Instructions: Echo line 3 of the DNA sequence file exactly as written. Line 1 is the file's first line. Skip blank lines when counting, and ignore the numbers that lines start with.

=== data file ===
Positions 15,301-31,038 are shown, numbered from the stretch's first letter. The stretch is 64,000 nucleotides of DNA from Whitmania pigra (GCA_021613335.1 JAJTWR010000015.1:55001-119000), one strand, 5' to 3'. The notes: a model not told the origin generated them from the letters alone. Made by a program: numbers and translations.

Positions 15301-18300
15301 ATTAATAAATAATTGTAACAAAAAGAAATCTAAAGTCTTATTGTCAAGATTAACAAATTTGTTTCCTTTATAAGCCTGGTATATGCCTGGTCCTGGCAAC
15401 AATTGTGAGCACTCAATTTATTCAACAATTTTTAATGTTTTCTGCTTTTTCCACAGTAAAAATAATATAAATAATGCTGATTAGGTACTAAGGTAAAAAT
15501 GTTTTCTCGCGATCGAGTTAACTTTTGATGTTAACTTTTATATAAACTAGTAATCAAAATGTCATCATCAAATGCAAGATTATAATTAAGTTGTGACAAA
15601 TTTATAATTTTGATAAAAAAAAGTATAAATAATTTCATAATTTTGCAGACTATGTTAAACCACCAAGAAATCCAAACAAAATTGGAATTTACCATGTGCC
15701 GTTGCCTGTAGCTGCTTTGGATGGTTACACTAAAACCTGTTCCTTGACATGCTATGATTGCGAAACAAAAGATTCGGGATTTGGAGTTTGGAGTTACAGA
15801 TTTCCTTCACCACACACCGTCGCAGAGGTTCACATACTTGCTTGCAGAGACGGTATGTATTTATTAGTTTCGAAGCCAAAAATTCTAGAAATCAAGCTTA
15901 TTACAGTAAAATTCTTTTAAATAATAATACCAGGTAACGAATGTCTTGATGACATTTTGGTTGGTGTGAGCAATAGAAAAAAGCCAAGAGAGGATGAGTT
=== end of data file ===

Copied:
15301 ATTAATAAATAATTGTAACAAAAAGAAATCTAAAGTCTTATTGTCAAGATTAACAAATTTGTTTCCTTTATAAGCCTGGTATATGCCTGGTCCTGGCAAC